Writings and observations

OR: A remap in outline

Here’s one quick analysis of how districts are going to have to shift in Oregon, based on the numbers talked about in today’s Oregon reapportionment committee meeting, as it tries to do what no legislature has done successfully in 50 years:

The northwest part of Oregon, roughly what is now congressional district 1, will have to be split into more legislative districts. (Washington County added 84,364 people in the last decade, more than anywhere else, about two-thirds of the number needed for a whole Senate district.) The Portland area may need some additional districts, but not so much since population growth in the center of Portland was much less than on the outer ring of it. Eastern Oregon more or less should hold its own overall, though there’ll have to be a number of shifts, and the eastern third of Oregon (geographically lost population). The mid- and southern Willamette Valley may have to shed a legislative district or two, and the southwest region (roughly, congressional district 4) has fallen farthest behind, almost a mirror image of district 1, and will surely have to give up districts, spreading its districts more widely.

You can kind of visualize how the district shift, generally, is going to have to happen.

Since the last decade, minority population has “dispersed,” one witness said, more moving into the suburban area. “There are places where there is more Latino growth than other areas, but it’s hard to generalize,” one witness said.

Communities of interest. Bernie Bottomly of the Portland Busines Alliance Multnomah is a very heavy economic-based county; it accounts for a quarter of Oregon’s public sector employment, while Clackamas and Washington (which together have more population) account for 15%. Multnomah accounts for half of the state total in the area management of companies. Multnomah looks at urbsn interests much differently. So, Bottomly suggested, districts drawn in the area should recognize the difference between Multnomah (read, mainly: Portland) and the suburbs. “In terms of economic communities of interest, Multnomah has remained pretty stable,” he said.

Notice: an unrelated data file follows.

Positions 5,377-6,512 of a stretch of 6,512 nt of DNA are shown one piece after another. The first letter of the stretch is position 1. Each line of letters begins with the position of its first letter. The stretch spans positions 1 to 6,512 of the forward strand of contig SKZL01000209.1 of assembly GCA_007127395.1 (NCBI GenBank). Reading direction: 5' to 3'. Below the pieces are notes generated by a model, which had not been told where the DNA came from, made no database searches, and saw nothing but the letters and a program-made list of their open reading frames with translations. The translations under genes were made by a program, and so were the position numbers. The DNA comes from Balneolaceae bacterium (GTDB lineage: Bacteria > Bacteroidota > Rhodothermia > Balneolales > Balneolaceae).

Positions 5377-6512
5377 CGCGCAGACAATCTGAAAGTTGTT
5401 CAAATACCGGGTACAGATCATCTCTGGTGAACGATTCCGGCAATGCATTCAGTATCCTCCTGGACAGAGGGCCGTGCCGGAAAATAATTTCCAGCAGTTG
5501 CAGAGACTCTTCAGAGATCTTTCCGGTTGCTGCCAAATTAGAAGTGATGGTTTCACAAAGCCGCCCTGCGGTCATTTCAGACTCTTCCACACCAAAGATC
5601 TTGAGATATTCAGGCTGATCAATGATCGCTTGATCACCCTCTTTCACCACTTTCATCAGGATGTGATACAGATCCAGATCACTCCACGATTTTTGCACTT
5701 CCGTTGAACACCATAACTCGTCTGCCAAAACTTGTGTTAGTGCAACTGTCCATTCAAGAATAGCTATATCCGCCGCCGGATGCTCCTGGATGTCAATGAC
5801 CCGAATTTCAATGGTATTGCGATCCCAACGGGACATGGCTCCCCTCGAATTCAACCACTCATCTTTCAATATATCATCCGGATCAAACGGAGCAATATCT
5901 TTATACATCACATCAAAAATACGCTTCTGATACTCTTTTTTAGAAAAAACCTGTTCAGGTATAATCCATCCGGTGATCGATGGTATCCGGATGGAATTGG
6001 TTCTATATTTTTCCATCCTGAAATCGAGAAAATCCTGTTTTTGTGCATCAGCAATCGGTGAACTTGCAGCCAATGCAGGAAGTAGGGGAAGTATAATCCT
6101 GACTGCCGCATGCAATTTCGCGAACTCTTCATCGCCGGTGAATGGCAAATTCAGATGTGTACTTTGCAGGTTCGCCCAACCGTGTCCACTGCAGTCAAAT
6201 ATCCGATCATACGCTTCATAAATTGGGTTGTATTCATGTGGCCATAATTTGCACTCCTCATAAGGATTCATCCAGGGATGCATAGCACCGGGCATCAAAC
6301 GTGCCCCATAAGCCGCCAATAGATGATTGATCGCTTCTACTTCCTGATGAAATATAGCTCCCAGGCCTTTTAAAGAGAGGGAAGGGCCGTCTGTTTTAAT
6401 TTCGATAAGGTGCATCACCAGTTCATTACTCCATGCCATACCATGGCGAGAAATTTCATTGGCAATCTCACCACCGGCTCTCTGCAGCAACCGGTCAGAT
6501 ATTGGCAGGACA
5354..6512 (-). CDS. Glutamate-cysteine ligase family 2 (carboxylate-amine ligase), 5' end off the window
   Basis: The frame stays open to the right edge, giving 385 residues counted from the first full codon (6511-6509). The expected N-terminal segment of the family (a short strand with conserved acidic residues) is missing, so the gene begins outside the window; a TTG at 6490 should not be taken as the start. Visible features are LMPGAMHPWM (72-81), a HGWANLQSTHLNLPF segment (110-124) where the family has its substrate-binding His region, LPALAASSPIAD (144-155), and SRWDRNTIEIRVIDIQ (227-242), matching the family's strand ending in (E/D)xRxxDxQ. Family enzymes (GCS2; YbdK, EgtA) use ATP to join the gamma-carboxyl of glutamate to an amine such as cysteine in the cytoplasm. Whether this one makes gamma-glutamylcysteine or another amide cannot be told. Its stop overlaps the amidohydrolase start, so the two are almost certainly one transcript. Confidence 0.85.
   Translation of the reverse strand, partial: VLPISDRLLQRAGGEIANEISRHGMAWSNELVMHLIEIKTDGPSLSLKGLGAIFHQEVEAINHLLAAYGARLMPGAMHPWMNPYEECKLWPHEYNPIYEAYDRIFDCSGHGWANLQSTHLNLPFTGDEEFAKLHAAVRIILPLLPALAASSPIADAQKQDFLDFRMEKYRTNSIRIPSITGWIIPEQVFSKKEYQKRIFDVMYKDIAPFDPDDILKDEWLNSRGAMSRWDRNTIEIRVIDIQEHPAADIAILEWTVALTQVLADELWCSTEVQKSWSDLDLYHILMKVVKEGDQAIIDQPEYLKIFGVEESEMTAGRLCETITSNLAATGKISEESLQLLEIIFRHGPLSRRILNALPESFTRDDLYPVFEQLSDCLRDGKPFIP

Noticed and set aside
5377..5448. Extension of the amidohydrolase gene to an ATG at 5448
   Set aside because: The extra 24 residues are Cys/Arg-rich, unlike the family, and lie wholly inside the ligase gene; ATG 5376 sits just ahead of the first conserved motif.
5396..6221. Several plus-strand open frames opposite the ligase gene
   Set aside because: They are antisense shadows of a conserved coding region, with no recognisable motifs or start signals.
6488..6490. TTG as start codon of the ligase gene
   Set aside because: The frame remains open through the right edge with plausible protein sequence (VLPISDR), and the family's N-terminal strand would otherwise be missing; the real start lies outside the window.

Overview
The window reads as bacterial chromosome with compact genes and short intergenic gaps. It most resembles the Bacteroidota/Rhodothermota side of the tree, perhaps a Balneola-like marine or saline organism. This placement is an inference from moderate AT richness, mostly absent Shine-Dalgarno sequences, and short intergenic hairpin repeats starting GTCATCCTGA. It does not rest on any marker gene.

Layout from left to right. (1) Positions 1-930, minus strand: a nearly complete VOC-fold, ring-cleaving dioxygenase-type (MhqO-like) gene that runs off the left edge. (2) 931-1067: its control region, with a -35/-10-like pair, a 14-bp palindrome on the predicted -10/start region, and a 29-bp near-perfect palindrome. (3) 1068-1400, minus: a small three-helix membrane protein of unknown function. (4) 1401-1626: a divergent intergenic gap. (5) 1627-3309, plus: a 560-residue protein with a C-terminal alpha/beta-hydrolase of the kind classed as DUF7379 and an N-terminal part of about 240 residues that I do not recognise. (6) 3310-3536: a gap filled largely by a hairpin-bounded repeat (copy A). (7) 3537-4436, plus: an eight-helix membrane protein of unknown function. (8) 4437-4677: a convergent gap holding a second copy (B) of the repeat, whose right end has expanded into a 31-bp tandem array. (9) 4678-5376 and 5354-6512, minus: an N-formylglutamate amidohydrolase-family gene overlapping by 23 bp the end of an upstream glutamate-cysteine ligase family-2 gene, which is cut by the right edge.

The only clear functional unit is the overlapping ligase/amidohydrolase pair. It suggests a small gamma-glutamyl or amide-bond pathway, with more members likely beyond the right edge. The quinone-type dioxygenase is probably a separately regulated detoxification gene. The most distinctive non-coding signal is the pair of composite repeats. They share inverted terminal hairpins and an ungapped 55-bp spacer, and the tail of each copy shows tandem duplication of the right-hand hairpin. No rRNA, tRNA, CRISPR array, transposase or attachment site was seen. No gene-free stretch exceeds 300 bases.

The point came up that the suburbs are becoming increasingly diverse and complex places, including a spreading-out of the state’s racial and ethnic groups, and Bottomly acknowledged that, most notably for Washington County.

Chair Suzanne Bonamici, D-Beaverton, offered a little “push back” as a legislator from a district straddling Multnomah and Washington, saying that the area of Washington bordering Portland had a lot of similarity to Multnomah and looked to it as part of its urban area.

The whole subject of “communities of interest” – which generally are supposed to kept together where practical as districts are drawn – is more complex than you might think. Speakers at the reapportionment committee today covered lumber communities of interest (some interesting talk about how the lightly-populated Willamina area is split between districts), developer experience with communities of interest, Latino restauranteur views on communities of interest, and nursery and orchard owner communities of interest. They made the point that economic communities of interest are a part of the mix, and that urban and rural people can be considered to have very real differences in type of interest.

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